The Physics of Roller Coasters: How Do They Work?

From the moment the cars of a roller coaster break away from the start of the ride to when we return back to the station, there is a lot of physical science behind the thrilling experience. The physics of roller coasters involves a wide range of concepts, from basic mechanics to energy and forces, to keep riders safe and to maximize the excitement and adventure of the ride. Let’s take a look at the science behind one of the most popular attractions in the world.

History of Roller Coasters

The first roller coasters appeared during the 19th century in France. They typically consisted of a steep slope, with gravity as the only force that propelled the cars down the track. The ride would end at a flat area. As the popularity of roller coasters grew, more complex designs started to appear. The first steel roller coaster was LaMarcus Adna Thompson’s “Switchback Railway” at Coney Island, New York, in the 1880s. Today, the world of the roller coaster has transformed into extreme engineering feats, complete with banked turns, loops, incredible speeds, and other mind-boggling features.

Energy Used in Roller Coasters

When we look at the physics of roller coasters, we must consider the two main types of energy they utilize: gravitational energy and kinetic energy.

Gravitational Energy: Once cars leave the station and ascend the first hill, they are powered by their own gravitational energy – this is the force of gravity that pulls the cars down the track.

Kinetic Energy: When cars start to lose speed at the top of the hill, the kinetic energy of the coaster is converted into another form of energy, usually heat. This is done with the use of brakes.

Laws of Motion in Roller Coasters

The physics of roller coasters is based on three fundamental laws of motion, defined by Isaac Newton.

Law of Inertia: When you’re riding a roller coaster, the inertia of the car contributes to why you experience the feeling of weightlessness in certain parts of the ride. Basically, the law of inertia states that an object will remain at rest or in motion until it is acted upon by a external force.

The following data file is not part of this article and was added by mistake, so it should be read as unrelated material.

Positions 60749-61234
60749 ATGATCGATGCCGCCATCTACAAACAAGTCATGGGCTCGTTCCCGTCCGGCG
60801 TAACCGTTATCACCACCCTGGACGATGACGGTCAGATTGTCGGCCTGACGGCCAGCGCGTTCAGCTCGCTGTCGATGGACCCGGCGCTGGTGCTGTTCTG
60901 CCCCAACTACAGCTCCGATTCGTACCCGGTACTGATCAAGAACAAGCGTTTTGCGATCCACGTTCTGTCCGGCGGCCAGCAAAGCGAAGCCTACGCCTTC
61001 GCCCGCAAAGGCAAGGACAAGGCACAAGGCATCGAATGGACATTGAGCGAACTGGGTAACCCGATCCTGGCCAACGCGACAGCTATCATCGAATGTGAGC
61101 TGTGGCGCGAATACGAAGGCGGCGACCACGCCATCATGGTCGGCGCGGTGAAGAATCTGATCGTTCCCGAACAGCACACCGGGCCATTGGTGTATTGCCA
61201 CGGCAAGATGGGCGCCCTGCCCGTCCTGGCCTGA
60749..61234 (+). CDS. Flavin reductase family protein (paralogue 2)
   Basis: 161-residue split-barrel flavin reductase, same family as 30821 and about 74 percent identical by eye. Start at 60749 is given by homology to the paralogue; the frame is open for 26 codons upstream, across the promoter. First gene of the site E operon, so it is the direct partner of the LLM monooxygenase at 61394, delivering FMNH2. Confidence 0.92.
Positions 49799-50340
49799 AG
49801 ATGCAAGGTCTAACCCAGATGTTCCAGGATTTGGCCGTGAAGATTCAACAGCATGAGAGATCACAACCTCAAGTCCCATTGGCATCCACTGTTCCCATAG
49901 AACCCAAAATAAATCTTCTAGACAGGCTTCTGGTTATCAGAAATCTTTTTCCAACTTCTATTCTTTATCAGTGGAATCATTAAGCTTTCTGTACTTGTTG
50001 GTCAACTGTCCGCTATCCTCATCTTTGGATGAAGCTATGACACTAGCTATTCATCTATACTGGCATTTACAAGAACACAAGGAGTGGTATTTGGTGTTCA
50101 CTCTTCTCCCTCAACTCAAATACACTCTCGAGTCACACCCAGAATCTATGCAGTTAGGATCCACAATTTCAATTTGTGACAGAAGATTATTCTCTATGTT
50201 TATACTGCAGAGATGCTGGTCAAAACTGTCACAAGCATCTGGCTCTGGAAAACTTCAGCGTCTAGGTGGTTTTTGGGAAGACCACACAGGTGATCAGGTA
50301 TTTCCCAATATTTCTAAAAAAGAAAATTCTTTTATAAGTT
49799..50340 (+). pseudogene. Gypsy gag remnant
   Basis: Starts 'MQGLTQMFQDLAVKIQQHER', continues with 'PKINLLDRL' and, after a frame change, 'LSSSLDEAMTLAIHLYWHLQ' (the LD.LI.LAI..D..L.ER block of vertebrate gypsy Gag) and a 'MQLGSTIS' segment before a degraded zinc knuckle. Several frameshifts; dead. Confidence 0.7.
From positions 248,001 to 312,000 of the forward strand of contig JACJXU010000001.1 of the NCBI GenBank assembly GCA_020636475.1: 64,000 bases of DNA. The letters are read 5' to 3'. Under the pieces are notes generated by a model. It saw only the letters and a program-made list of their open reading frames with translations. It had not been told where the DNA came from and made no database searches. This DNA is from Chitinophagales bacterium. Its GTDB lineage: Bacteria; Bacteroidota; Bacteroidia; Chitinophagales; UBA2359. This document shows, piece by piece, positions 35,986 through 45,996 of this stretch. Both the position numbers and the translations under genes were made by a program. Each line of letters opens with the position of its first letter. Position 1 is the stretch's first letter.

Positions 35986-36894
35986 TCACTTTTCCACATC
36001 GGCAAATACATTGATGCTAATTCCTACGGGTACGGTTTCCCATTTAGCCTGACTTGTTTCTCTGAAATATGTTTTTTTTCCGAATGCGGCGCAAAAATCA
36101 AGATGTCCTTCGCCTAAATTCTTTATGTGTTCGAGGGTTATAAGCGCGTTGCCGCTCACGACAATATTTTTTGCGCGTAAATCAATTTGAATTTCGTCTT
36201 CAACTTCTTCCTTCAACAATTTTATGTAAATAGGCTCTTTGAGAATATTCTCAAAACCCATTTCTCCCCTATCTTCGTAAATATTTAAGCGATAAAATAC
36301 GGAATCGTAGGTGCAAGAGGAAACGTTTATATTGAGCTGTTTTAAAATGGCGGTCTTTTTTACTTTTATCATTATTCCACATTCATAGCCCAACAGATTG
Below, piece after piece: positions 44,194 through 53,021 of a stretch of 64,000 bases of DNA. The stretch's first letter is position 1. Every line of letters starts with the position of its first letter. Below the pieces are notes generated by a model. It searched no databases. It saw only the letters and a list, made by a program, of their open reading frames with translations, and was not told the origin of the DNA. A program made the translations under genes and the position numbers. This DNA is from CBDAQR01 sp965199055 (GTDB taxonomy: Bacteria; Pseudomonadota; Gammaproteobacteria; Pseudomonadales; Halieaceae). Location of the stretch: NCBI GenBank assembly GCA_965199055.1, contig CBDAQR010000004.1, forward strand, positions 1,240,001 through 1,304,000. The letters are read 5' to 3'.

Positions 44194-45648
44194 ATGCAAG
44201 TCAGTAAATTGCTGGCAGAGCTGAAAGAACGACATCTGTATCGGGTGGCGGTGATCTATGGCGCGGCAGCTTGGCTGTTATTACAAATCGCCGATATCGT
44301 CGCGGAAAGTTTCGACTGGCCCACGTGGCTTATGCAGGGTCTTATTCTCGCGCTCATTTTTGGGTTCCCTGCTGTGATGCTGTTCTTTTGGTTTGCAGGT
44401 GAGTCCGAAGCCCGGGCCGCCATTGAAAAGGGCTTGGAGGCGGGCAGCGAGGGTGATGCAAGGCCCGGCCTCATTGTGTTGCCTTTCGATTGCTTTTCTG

Law of Acceleration: Acceleration, which is a change in speed, is caused by forces acting upon an object, such as gravity. Roller coasters constantly speed up and slow down as they travel around the track, and, depending on the design, they may experience prolonged periods of speed and weightlessness when they go around a track loop or after a steep hill.

Law of Force and Action: This law explains why one can feel the sensation of the g-force on a roller coaster. Basically, the force of the ride’s acceleration is equal to the opposite reaction of the seat pushing back against a rider.

Forces Acting on Riders

In addition to the acceleration caused by speed, there are several other forces acting upon riders.

Centripetal Force: This type of force is created by a curved path and is directed toward the center of rotational motion, such as when a roller coaster goes around a bend or through a loop. It is best experienced during the sharp turns of a roller coaster, when one feels pushed against the side of the car.

G-Force: G-force (or the gravitational force) is caused by acceleration and deceleration due to gravity and gives one the sensation of weightlessness, or pseudo-gravity. It can create a feeling of being pressed down into one’s seat or pushed out into the air depending on the direction of the turn and the speed of the ride.

Lift Hill and Derailing

The most important part of the roller coaster is the lift hill – or the area where the cars are propelled up a steep slope. The lift hill is generally situated at the beginning of the ride, and its purpose is to provide the cars with the necessary potential energy. This potential energy is then converted into kinetic energy as the cars go down the hill.

Raising the height of the lift hill also increases the horsepower necessary to force cars up the hill, since they must overcome the additional gravitational force. To prevent derailing, the weight of the cars must not exceed the speed of the lift hill so that they don’t build up too much speed before the track flattens out.

A ride on a roller coaster is an adrenaline-filled experience. Thanks to the physics of roller coasters, every movement, twist and turn is made possible by the laws of motion, energy, acceleration and gravity. By understanding the forces and motions that work in harmony to keep riders safe and make the ride enjoyable, we can experience the thrilling adventure that a roller coaster offers.